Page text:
It’s not remotely working
There has been so much to divide us in recent years it’s hard to know where to start. Brexit, lock-down, vaccinations, party-gate, beer-gate, ‘who gives a monkey’s-gate’ and now, working from home. Blimey, does this last one cause its very own stinky scene.
For the purposes of this Newsfeed, let’s concentrate on how it impacts innovation. Since our office spaces started to empty in 2020, much research has been done on how we humans cope without daily three-dimensional colleague interaction and what gives. There’s some interesting behavioural science work being done on understanding the implications of our transition towards a hybrid home/office routine. Because, let’s face it, it’s here to stay. Stop groaning, it’s called progress.
Let’s just say from the get-go, that if your schtick is ‘counting beans’ you can probably crack-on from home but if you aspire to develop a new way to count those beans probably best to haul your backside out of the sun lounger, park your over-priced designer pooch (that you bought during lockdown because it cheered you up) with a friend, and pay for a train back to the office. Here’s how its breaking down – the theories, not our economy…
Two-dimensional avatar directors
Probably ok if you’ve seen them in the flesh before our world tipped upside down but what if you’re new or looking for direction? The director you report to can become an abstract caricature. Think ORAC in Blakes 7. As one commentator, Derek Thompson, astutely points out:
Working from home “…has been successful for veteran employees in defined roles with trusted colleagues, [but] for certain people and for certain objectives, remote or hybrid work remains a problem to be solved.”
Spare a thought for the young inexperienced worker who joins a company only to realise it’s virtual and not much of a company at all. For some, it must seem like they’ve joined a group chat that pays a wage. A fair few will be happy with that until they can’t break through to the next salary band because they haven’t been usefully or properly developed. Strange stuff it is when you view your homeworking policy from the outside in. Young staff want the gossip, the physicality of belonging to and learning how to be a part of a real working environment rather than a soft-copy handbook ‘pinged’ out remotely from HR that refers to a culture they can’t see, smell or touch. Such neglect, the theory goes, will rob businesses of the next generation of innovators and market disrupters.
Not the IT platform we’ve all come to know but real ones. Perhaps even new ones with specific tasks to perform. Much research has been done here and it’s not good news for homeworker or hybrid fans. Microsoft commissioned UC Berkeley to study how the pandemic altered work culture. They sifted through 60,000 employee’s anonymised messages and chats. The results were alarming.
- The number of messages grew as workers tried to keep up with colleagues.
- Proper and valuable information sharing dropped like a stone.
- Remote workers were prone to becoming reclusive – engaging only where they felt they had to.
- Emailing and producing Power Point Presentations(things easily measured) increased.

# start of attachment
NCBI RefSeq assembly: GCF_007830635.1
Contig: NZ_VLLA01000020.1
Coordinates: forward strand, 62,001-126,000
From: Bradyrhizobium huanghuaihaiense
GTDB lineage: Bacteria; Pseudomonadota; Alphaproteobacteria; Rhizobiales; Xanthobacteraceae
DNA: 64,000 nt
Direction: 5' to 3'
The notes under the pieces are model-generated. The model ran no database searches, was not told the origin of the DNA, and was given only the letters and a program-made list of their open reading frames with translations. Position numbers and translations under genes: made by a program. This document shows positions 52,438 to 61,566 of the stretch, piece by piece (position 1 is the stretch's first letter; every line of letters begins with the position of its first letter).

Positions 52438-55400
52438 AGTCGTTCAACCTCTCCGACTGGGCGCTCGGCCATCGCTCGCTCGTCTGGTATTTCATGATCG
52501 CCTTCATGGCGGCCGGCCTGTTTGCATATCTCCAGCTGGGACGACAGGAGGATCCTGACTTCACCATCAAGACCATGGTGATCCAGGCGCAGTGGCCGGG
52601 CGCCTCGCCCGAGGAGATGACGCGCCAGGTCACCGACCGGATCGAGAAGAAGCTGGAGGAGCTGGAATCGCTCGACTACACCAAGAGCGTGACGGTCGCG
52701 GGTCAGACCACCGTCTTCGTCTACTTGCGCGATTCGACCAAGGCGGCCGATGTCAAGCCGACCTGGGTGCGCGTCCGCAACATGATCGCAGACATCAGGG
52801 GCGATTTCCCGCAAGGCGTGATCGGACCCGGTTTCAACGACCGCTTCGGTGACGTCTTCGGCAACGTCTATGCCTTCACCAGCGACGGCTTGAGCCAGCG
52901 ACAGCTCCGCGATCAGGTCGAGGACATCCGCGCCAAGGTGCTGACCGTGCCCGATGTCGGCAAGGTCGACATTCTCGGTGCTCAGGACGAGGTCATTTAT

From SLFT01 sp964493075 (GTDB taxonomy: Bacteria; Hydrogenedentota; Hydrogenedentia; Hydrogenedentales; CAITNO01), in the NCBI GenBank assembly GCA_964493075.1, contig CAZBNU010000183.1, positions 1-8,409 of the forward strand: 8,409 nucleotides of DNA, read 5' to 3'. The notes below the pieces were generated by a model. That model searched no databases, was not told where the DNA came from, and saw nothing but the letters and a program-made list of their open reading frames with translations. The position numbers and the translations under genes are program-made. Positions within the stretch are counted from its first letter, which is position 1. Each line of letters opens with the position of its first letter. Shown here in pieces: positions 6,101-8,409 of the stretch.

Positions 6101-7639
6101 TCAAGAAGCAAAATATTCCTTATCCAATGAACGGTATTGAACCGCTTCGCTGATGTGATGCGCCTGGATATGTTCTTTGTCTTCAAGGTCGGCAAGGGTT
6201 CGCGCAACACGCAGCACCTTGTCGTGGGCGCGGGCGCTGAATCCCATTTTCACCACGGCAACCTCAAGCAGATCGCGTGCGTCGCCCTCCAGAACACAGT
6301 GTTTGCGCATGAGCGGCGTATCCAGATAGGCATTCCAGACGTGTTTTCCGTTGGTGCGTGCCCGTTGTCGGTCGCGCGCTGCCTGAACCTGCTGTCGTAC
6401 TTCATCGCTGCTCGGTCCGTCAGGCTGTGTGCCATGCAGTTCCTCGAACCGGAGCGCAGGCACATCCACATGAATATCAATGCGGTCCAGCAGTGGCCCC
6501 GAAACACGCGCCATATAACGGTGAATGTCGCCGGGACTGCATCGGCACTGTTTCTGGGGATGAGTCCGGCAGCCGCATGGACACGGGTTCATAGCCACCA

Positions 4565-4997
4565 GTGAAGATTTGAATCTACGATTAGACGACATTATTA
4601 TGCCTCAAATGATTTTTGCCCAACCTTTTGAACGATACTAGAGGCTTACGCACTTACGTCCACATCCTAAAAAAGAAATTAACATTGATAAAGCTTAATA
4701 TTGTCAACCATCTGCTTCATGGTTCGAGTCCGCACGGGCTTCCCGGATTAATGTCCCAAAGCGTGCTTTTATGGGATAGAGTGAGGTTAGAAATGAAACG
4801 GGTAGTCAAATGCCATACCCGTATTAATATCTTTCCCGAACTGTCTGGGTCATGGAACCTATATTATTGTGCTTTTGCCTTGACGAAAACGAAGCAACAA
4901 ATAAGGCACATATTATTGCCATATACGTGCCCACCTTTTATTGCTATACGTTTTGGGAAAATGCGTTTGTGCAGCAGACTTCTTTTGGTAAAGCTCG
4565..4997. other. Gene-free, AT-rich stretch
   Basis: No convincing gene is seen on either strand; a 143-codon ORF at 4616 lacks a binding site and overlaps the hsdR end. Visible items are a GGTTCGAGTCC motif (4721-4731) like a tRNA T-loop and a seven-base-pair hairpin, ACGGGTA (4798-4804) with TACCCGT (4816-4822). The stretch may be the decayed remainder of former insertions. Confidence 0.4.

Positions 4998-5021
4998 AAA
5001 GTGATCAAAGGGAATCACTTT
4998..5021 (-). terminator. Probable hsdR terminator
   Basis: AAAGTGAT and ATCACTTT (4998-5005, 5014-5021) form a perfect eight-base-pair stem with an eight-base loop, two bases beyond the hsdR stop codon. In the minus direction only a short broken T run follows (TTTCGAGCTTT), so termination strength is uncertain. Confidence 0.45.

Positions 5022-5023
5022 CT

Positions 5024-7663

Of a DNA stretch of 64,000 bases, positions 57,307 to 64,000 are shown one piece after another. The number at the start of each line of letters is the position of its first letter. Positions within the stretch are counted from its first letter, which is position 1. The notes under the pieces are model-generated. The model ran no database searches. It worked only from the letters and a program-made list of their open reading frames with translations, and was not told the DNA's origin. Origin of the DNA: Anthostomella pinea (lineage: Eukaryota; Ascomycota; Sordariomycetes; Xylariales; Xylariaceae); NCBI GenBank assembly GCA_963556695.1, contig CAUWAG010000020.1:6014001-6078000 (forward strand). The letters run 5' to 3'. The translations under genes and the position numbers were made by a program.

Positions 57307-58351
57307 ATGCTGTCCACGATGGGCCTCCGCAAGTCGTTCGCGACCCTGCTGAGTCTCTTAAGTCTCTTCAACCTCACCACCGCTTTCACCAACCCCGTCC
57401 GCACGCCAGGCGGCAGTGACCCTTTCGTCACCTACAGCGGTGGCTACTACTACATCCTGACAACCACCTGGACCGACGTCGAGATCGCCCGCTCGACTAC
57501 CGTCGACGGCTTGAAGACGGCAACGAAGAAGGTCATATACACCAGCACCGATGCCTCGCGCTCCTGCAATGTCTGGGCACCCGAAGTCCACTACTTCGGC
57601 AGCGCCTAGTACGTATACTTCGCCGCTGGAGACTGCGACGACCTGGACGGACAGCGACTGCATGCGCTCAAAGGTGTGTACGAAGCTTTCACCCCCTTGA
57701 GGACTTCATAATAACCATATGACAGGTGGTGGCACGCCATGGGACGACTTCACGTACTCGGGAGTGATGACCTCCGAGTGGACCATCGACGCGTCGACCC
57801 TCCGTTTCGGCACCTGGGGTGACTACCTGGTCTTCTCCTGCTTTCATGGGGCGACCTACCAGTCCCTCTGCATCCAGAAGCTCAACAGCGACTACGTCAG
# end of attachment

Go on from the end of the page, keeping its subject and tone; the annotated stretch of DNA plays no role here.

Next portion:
- Banter and real ‘soft’ connection plummeted undermining trust and innovation.
So, the tools and tricks for looking busy and productive were overused at the expense of team building from the ground up. Hmmm… should we be surprised?
It’s not just UC Berkely that came to these conclusions, a similar study at UCLA found the same to be true.
The sociologist and economist Jane Jacobs developed a theory in 1961 positing that cities promote innovation as people from disparate walks of life collide with one another and cross-pollinate ideas. UCLA concluded that old theory stands well against the test of time and is correct. They found that firms with the most face-to-face interactions also filed the most patents.
Columbia Business School had a good look at this old office chestnut. 1,500 engineers were recruited to work in pairs and randomly assigned to work either face-to-face or over videoconference. The results were straightforward enough. Those who worked virtually, generated fewer total ideas and were significantly less creative.
There is mounting evidence we have an existential problem with homeworking and that is particularly acute if you’re in the innovation game. That doesn’t mean it should be scrapped or that it can’t be fixed. It needs thinking through, not lobbed out to the baying workforce on request with no structure, measurables or co-ordination.
There is one exemplar group that’s cracked remote working. Scientists. They are well-used to remote and effective collaboration. Why? Because they’ve developed know-how and data sharing over many years to make it work for them. They are a truly global, effective, efficient research community. The rest of the workforce is playing with a new toy and making childlike errors, childlike demands, and childlike defences when it obviously doesn’t work.
Arise the new HL manager. For, it is suggested, the key to delivering a solution is to focus on synchronisation. A synchronised office environment has the mentor or team in the office at the right time. And all at the same time, not that hopeless blend of lap-top and face-to-face. That way, office time together is coordinated and deliberately fashioned around business need – not personal convenience. Current remote working may have its problems but hunting down the solution is well worth the effort.
The sweet irony is, you might have to go back into the office, dust off the whiteboard and felt pens, to discuss it together in person and find it!
Just as you were having such fun in the garden smelling the roses…
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Research by Ben Fairclough